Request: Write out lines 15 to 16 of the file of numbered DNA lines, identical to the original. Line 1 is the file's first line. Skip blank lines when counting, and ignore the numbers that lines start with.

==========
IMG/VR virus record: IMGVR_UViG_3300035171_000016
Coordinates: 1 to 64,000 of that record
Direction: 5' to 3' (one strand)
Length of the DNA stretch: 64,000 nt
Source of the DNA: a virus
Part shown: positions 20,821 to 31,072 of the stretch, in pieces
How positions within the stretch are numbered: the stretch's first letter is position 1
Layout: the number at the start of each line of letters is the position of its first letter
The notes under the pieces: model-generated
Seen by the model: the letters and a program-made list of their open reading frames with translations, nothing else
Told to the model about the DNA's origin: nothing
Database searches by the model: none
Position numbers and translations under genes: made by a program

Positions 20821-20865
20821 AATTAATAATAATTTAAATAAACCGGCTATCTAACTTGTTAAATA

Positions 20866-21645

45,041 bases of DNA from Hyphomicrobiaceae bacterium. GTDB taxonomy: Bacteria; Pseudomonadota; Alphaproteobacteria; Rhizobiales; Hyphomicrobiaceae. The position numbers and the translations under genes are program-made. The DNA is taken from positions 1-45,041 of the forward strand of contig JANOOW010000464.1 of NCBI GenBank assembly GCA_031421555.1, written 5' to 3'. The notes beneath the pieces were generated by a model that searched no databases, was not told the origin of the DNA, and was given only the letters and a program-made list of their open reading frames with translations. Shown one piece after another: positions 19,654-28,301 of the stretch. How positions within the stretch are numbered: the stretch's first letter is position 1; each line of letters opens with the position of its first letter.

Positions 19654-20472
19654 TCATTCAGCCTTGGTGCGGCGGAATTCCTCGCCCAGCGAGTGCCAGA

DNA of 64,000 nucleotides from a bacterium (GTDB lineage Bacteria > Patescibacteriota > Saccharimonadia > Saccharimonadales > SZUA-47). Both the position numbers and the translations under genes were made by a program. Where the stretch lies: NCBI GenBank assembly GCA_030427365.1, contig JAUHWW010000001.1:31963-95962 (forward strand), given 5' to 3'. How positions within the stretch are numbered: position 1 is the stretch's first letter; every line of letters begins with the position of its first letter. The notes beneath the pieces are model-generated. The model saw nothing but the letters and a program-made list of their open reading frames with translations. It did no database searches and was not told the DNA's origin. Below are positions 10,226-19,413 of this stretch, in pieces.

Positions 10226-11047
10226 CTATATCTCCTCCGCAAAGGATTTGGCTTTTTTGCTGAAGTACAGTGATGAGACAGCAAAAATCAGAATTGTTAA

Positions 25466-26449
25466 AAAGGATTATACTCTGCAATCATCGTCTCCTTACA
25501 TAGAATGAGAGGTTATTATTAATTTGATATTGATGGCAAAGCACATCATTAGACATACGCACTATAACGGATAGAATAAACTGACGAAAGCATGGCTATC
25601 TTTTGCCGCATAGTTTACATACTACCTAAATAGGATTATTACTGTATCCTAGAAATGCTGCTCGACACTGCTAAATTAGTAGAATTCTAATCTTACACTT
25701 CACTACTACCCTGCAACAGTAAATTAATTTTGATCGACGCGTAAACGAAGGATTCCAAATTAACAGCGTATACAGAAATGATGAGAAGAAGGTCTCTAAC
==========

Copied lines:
20821 AATTAATAATAATTTAAATAAACCGGCTATCTAACTTGTTAAATA

Positions 20866-21645